So farewell then, Jose Manuel Barroso. The outgoing EU Commission president’s valedictory tour of our TV screens has underlined one inescapable fact: Europe’s bureaucrats are much too bossy, interfering and out of touch. They need to wake up and smell the coffee.
I wish Barroso a long and peaceful retirement. But let me gently remind him that our Prime Minister doesn’t answer to him, or to the European Commission. Our Prime Minister has only one boss. That boss is the British people. So if the British people want greater control over our borders and a say on Europe, that is what our Prime Minister will fight for. No ifs. No buts.
Barroso made a whistle-stop tour of London’s media outlets this weekend, and he made a number of outlandish claims. Let me tackle them head-on. Most alarmingly, he suggested that Britain would risk losing its global influence and status on the world stage if we give the public a say on EU membership.
My answer is simple. First, democracy isn’t optional. It isn’t an afterthought. The terms of our EU membership have been a disputed question in our politics for decades. Knock on any door, in any town, and you will hear it for yourself. Millions of people aren’t happy with the status quo in Europe. They think the EU wastes too much of their money.
They want more control over our borders. And they want a say. General elections haven’t settled this debate – it has rumbled on for decades. So a popular vote is the only way to settle it, after we have had one last go at renegotiating. Our Prime Minister is committed to a proper renegotiation, and then an in/out referendum before the end of 2017.
Second, Britain’s influence is growing in the world, not shrinking. Our country is now the fastest growing major economy in the world. We are on track to be the second largest economy in Europe. We have created more jobs domestically since the last general election than the entire EU has managed together. This hasn’t happened by accident, either. It is because we have had a Conservative-led government working through our long-term plan: building a healthier and more competitive economy, where more people have the reward of a meaningful job and a decent standard of living.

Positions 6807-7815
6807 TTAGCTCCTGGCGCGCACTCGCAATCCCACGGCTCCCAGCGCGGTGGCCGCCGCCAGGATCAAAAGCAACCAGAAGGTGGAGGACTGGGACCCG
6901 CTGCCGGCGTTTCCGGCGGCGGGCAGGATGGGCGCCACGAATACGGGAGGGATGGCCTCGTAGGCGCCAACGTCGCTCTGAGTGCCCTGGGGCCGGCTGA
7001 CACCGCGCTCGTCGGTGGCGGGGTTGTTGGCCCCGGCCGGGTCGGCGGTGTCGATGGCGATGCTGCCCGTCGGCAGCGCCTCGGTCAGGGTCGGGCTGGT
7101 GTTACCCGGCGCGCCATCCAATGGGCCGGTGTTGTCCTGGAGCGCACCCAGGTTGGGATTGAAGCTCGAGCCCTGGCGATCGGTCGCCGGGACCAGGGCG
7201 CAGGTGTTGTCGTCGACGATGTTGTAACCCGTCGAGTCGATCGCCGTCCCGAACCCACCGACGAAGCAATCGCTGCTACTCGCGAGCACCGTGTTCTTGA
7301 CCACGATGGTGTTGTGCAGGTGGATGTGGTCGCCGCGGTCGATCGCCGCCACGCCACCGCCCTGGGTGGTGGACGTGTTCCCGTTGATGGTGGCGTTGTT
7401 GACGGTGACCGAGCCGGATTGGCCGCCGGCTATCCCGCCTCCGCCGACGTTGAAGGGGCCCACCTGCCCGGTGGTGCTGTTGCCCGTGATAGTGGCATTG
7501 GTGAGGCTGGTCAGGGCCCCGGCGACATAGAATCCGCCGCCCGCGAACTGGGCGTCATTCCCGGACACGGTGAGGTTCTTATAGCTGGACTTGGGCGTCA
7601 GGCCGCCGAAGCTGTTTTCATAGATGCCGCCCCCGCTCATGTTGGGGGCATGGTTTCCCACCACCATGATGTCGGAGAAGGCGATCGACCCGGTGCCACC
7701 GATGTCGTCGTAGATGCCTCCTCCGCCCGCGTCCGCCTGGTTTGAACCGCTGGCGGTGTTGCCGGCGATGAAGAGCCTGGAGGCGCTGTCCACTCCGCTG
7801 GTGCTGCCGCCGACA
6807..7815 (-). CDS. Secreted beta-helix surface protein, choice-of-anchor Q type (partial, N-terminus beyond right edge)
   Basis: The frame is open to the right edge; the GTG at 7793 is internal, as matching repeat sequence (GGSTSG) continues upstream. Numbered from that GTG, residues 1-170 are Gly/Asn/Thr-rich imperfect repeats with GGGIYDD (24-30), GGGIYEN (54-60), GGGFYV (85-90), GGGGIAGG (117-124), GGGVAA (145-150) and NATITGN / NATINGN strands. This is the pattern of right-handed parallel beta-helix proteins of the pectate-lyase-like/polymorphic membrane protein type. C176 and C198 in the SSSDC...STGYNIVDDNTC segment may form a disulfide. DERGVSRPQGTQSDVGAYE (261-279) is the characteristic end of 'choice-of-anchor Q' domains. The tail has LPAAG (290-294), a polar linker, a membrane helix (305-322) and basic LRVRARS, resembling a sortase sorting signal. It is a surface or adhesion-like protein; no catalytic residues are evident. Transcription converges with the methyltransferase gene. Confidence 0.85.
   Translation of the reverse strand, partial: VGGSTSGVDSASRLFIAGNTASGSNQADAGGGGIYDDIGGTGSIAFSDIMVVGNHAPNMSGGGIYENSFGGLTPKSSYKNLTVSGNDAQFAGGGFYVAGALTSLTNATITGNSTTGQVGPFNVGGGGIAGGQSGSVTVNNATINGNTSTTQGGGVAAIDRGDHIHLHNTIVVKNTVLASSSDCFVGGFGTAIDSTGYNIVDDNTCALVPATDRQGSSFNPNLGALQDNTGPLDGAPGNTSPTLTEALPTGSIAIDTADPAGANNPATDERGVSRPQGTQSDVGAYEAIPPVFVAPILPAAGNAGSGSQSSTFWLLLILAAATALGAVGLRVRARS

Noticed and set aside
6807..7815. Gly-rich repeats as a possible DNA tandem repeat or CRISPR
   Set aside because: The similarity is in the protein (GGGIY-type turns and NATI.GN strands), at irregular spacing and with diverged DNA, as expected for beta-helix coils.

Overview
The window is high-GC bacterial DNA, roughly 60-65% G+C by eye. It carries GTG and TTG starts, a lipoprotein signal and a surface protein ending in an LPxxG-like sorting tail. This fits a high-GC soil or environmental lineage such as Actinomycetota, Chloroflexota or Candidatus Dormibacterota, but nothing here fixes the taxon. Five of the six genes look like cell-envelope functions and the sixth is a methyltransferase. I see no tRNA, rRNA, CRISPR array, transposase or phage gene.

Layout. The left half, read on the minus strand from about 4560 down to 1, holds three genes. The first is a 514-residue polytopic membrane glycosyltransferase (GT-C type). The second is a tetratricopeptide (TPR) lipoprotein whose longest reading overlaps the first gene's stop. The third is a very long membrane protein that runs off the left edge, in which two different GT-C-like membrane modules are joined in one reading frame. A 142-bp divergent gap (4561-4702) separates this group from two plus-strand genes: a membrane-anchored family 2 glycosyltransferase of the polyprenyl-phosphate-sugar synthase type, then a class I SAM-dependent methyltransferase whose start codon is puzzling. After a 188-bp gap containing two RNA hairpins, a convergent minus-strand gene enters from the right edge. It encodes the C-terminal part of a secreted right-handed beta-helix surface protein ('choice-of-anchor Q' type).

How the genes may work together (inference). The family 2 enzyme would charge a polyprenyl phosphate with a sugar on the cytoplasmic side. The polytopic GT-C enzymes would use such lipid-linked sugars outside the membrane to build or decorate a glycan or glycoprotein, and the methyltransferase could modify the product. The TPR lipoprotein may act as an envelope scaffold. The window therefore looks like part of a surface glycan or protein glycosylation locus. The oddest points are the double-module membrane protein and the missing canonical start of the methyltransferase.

Bluntly, when the crunch came, other European governments failed the test. Close your eyes, and you can probably still picture those terrible scenes from the 2008 crash. The record deficit. The jobs lost. The homes repossessed. Labour presided over our worst recession in 100 years. And sadly, we do not have to look too far overseas to see the damage still being wrought by the “Ed Miliband doctrine” of more wasteful spending, borrowing, and taxes. Other countries have not gripped their deficits. They have lacked fiscal discipline, and their people are still paying the price.
Here in Britain we took the more difficult and politically painful path. We have tried to live more frugally and within our means.
The IMF, in its recent reports, points to the UK as a model of stability and fiscal responsibility. Barroso states on his own EU website that one of his central aims in office has been to help the Eurozone to “make a successful exit from the crisis”. This is a noble aim. But the Eurozone crisis lingers on, even as he departs.
The bottom line is that Conservatives have always secured what Britain needs in Europe. And naysayers like Barroso have always insisted, in advance, that it would be impossible. So his lecture should actually give us some hope. Margaret Thatcher extracted our precious rebate from the claws of Brussels, you will remember.
Likewise, David Cameron has already cut the EU budget, vetoed a treaty that would have harmed our national interests, and got us out of the expensive Eurozone bailout fund. The list goes on.
All these things were impossible, they said. But they are all things delivered by Cameron. In fact, if you think back over the last four years, we’ve spent a lot of time delivering things that many Eurocrats insisted were absolutely impossible at the time. Barroso’s claims are just the latest example.